Why all this trouble? There is another common compound consisting of sulfur and oxygen whose molecular formula is SO3, so the compounds need to be distinguished. SO3 has three oxygen atoms in it, so it is a different compound with different chemical and physical properties. The system of chemical nomenclature is designed to give this compound its own unique name. Its name, if you go through all the steps, is sulfur trioxide. Different compounds have different names.

In some cases, when a prefix ends in a or o and the element name begins with o we drop the a or o on the prefix. So we see monoxide or pentoxide rather than monooxide or pentaoxide in molecule names.

One great thing about this system is that it works both ways. From the name of a compound, you should be able to determine its molecular formula. Simply list the element symbols, with a numerical subscript if there is more than one atom of that element, in the order of the name (we do not use a subscript 1 if there is only one atom of the element present; 1 is implied). From the name nitrogen trichloride, you should be able to get NCl3 as the formula for this molecule. From the name diphosphorus pentoxide, you should be able to get the formula P2O5 (note the numerical prefix on the first element, indicating there is more than one atom of phosphorus in the formula).

Example 6.3c


Name each molecule.

  1. PF3
  2. CO
  3. Se2Br2


  1. A molecule with a single phosphorus atom and three fluorine atoms is called phosphorus trifluoride.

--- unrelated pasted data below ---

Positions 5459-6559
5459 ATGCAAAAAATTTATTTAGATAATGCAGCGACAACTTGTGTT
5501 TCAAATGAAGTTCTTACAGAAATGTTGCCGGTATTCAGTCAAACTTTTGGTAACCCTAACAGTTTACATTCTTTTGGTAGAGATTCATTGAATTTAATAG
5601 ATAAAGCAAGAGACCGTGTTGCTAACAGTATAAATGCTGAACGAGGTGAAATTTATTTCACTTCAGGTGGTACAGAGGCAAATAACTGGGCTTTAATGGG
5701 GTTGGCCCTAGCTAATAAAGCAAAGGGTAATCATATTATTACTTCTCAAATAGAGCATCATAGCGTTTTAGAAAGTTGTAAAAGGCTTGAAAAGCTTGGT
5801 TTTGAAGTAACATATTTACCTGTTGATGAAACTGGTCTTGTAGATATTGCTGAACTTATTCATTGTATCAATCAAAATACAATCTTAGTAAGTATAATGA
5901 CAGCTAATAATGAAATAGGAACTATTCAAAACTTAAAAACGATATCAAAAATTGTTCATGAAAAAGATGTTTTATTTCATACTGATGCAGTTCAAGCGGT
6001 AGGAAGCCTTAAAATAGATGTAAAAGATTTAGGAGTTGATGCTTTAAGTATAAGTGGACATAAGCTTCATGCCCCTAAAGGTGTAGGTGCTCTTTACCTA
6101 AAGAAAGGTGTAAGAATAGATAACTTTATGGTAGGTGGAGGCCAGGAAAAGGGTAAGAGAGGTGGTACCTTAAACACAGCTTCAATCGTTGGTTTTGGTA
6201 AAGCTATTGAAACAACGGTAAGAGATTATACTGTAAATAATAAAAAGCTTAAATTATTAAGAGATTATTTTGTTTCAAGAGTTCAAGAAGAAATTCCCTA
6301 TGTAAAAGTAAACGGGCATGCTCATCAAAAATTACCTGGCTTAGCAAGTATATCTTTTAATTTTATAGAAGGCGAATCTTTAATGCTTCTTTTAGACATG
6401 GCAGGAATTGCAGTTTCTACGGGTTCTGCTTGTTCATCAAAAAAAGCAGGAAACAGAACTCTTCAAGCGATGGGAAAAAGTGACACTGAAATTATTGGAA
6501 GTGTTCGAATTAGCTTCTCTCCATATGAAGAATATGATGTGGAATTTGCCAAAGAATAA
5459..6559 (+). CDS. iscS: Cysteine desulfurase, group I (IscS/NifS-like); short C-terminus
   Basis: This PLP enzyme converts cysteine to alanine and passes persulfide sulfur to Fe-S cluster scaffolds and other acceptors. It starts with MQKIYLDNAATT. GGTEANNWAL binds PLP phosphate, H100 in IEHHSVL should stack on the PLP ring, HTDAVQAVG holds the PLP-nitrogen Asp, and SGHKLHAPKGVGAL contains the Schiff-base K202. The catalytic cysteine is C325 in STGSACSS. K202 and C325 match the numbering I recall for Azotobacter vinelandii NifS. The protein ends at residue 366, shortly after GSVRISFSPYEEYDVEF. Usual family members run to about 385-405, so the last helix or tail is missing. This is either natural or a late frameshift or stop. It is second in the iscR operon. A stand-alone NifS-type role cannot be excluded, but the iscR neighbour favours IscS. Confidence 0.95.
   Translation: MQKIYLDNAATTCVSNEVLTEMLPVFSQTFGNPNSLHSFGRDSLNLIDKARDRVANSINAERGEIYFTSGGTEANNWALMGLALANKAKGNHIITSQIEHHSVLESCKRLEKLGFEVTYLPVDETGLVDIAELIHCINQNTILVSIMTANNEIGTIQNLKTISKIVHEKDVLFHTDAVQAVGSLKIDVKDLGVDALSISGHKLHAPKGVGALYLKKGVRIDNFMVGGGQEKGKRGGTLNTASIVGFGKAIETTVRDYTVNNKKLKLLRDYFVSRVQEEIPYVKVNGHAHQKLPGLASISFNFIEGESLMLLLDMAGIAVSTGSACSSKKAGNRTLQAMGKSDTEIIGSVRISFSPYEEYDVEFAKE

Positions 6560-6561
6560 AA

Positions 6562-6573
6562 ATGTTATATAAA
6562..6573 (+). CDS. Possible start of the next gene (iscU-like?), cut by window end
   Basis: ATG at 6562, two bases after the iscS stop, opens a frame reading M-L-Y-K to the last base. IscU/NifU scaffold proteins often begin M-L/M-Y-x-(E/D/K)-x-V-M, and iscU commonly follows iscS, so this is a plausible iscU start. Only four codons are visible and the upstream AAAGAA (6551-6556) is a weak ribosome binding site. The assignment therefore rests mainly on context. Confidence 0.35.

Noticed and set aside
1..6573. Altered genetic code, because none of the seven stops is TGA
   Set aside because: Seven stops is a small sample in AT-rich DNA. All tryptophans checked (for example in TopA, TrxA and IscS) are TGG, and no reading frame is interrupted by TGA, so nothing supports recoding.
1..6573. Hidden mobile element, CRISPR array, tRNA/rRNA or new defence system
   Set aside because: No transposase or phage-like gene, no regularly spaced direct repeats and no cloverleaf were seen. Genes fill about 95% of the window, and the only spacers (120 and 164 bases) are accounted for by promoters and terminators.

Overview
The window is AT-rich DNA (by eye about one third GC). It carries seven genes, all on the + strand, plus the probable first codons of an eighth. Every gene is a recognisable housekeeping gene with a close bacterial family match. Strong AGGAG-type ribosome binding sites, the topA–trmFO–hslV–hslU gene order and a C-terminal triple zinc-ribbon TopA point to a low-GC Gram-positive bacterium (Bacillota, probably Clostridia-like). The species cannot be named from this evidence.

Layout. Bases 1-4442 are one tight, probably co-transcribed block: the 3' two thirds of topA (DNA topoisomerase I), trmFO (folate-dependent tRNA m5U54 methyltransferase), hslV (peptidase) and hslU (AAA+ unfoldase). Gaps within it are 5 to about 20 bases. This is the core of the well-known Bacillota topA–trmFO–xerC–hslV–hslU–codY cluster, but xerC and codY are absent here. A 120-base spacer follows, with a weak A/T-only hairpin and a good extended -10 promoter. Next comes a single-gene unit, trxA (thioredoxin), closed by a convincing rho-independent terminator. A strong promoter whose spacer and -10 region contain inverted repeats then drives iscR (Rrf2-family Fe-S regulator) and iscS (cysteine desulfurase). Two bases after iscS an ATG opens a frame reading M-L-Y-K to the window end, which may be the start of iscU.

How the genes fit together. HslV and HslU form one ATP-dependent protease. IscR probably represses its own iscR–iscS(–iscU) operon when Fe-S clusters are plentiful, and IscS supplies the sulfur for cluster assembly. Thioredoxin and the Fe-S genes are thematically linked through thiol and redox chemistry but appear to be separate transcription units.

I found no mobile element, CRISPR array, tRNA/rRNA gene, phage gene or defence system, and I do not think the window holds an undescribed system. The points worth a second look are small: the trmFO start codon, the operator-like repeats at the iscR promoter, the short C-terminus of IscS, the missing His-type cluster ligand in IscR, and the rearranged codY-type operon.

2. A compound with one carbon atom and one oxygen atom is properly called carbon monoxide, not carbon monooxide.
  3. There are two atoms of each element, selenium and bromine. According to the rules, the proper name here is diselenium dibromide.

Exercise 6.3c

Name each molecule.

  1. SF4
  2. P2S5

Check Your Answer[3]

Example 6.3d


Give the formula for each molecule.

  1. carbon tetrachloride
  2. silicon dioxide
  3. trisilicon tetranitride


  1. The name carbon tetrachloride implies one carbon atom and four chlorine atoms, so the formula is CCl4.
  2. The name silicon dioxide implies one silicon atom and two oxygen atoms, so the formula is SiO2.
  3. We have a name that has numerical prefixes on both elements. Tri- means three, and tetra- means four, so the formula of this compound is Si3N4.

Exercise 6.3d

Give the formula for each molecule.

  1. disulfur difluoride
  2. iodine pentabromide

Check Your Answer[4]

Some simple molecules have common names that we use as part of the formal system of chemical nomenclature. For example, H2O is given the name water, not dihydrogen monoxide. NH3 is called ammonia, while CH4 is called methane. We will occasionally see other molecules that have common names; we will point them out as they occur.

Attribution & References

Except where otherwise noted, this page is adapted by Adrienne Richards from”4.3 Chemical Nomenclature” In General Chemistry 1 & 2 by Rice University, a derivative of Chemistry (Open Stax) by Paul Flowers, Klaus Theopold, Richard Langley & William R. Robinson and is licensed under CC BY 4.0. ​Access for free at Chemistry (OpenStax)

  1. 1. scandium oxide 2. silver chloride
  2. (a) CrP; (b) HgS; (c) Mn3(PO4)2; (d) Cu2O; (e) CrF6
  3. 1. sulfur tetrafluoride; 2. diphosphorus pentasulfide
  4. 1. S2F2; 2. IBr5


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Enhanced Introductory College Chemistry Copyright © 2023 by Gregory Anderson; Caryn Fahey; Jackie MacDonald; Adrienne Richards; Samantha Sullivan Sauer; J.R. van Haarlem; and David Wegman is licensed under a Creative Commons Attribution 4.0 International License, except where otherwise noted.